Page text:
Dr. Dean Taciuch
George Mason University

Fall 2008


English 101:MT3
Course Syllabus

Course Description

This section of English 101 is linked to Government 101 (Democratic Thoery and Practice). As such, most of the coursework will be shared with the Government course. In the English class, we will develop the writing, researching, and critical thinking skills required for college coursework, including the Government course.

These skills are not merely academic; they are necessary to understand complex issues, and to make oneself understood to others. So while the English course may focus on seemingly mundane points such as comma usage, the focus will never be on the merely correct. An ungrammatical sentence isn't bad because it is ungrammatical; it's bad because it is ineffective. Clear writing is evidence of clear thinking.

We will also explore some of the rhetorical methods used by the writers in the Theories of Democracy textbook. How did Thomas Paine make his points? How did the ancient Greeks think? We can answer these questions by reading and analyzing their words.


Hacker, Writer's Reference, 6th edition (2007) Bedford/St Martin's.
ISBN: 0-312-45025-7
ISBN-13: 978-0-312-45025-0

Exercises for Writer's Reference

English 101 course website: https://gmu.blackboard.com/webct/logon/35835766001
Government 101 course website: https://gmu.blackboard.com/webct/logon/35855039001

In addition, we will discuss many of the Gov 101 texts in the English class.


Linked (These assignments will recieve grades in both the Government and English classes; you should turn in copies to both instructors.)

Response 1 (20%): The first response will be a 3 page paper using one or more of the readings from Theories of Democracy to offer a definition of "the evolving liberal tradition."

Response 2 (20%): The second reponse paper will relate the DC trip to one or more of the readings from Theories of Democracy.

Response 3 (20%): The third response will relate one or more of the readings from Theories of Democracy to the U.S Presential debates and election.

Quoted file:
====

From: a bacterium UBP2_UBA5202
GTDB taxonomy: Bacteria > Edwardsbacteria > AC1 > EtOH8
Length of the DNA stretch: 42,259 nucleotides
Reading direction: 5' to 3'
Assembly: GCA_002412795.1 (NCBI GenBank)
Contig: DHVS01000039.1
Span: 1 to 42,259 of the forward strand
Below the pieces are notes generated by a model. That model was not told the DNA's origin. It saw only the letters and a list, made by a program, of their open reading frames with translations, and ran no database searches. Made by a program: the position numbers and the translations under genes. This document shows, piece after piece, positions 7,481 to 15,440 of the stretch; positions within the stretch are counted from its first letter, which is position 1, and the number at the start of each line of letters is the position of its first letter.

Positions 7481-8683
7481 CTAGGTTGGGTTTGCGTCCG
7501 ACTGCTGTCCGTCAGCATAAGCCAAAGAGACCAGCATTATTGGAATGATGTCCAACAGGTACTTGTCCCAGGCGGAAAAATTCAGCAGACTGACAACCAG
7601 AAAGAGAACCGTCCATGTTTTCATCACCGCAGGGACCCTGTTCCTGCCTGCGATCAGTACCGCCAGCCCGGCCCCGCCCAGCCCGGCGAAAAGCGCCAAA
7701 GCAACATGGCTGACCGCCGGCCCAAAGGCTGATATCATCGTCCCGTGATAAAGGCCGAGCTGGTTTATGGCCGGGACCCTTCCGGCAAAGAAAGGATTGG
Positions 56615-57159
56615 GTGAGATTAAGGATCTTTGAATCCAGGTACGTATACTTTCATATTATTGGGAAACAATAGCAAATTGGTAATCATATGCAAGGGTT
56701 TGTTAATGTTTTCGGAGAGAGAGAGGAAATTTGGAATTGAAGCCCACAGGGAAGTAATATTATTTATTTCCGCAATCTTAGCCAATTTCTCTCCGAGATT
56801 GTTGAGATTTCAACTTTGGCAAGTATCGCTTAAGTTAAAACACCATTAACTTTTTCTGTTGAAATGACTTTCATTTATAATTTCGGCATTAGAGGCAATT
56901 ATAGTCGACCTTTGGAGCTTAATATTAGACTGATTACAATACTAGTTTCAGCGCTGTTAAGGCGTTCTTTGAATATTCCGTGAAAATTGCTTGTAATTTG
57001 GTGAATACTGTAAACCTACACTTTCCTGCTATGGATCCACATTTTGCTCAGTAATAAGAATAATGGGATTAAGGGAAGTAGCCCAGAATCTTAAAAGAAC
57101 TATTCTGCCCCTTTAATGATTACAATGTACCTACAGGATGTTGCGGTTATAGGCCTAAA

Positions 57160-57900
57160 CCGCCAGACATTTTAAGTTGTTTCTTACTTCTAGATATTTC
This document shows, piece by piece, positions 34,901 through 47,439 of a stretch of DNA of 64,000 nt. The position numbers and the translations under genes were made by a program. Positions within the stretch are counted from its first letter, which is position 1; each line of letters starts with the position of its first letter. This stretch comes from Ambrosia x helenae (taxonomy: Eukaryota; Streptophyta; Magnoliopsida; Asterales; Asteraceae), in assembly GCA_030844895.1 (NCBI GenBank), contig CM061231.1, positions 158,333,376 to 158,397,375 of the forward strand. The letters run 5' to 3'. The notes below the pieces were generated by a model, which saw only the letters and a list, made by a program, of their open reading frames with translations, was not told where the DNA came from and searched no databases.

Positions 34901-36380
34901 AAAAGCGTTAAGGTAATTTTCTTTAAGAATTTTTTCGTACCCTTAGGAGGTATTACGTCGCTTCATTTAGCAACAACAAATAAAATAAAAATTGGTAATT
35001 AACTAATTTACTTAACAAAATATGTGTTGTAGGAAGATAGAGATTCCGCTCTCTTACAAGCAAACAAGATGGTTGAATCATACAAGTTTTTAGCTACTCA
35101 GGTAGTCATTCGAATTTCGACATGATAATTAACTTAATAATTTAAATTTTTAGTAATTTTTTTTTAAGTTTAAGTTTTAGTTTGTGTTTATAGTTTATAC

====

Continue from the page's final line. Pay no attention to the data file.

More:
English (These will recieve grades in the English class only; you will only give these to me.)

Summary (10%): For the English class, you will summarize the selection from Thomas Paine's Common Sense from Theories of Democracy in 250 words or less (one page).

Annotated Bibliography (20%): As a final project in the English class, you will construct a bibliography of 5 sources on a topic related to the Government course. For each source, you will write a one to two paragraph evaluation.

Exercises (10%): Most weeks, you will have exercises from the Writer's Reference online exercises. Most fo these will be done outside of class, although a few will be done as in-class exercises.

Course Policies

Grading: Grades on the essays will be based primarily on the quality of the writing. I value clear, focused writing with plenty of examples. The audience for the essays will be the class itself, and I expect the papers to be written with this audience in mind.

Grades on the annotated bibliography will be based primarily on your evaluations of the sources and secondarily on the citations themselves.

I will give all assignments letter grades. I calculate final grades by converting the letter grades to a 100 point scale using the following values:

A+ 100  
A 95 C+ 78
A- 90 C 75
B+ 88 C- 70 *
B 85 D 65 *
B- 80 F below 60 *

* A note on final grading: English 101 uses Special Undergraduate Grading. The available grades range from A to C; any grade below a C is recored as NC (No Credit).

Late Assignments: Unless you make prior arrangements with me, late assignments will lose one letter grade per day. The lost grades cannot be made up by revision.

Revisions: The essays may be revised for a higher grade, but they must be substantially revised. You cannot lose a grade by revising, but a higher grade is not guaranteed. I have found that "B" papers (or higher) are often more difficult to revise, since serious revision requires thoroughly changing the essay's structure, and "B" papers usually have a fairly good structure. "C" papers (or lower) often respond more dramatically to revision, since the major changes they require are often more straightforward. I recommend revising "C" papers or lower only. If you plan to revise a "B" paper, please see me beforehand so we can discuss a revision strategy.

All revisions must be submitted by Nov 20.

Plagiarism: Students in the course are expected to follow the GMU Honor Code. I will report suspected cases of plagiarism to the Honor Committee. We will cover both MLA and APA citations formats in the class; errors in citations will require revision, but will not be referred to the Honor Committee.

Attendance: I will not take attendance, but it is not possible to do well in this course without regular attendance. In class assignments make up part of your grade. Class discussions of the readings are necessary for the papers, exercises, and the research project. Topics will develop from the class discussions.

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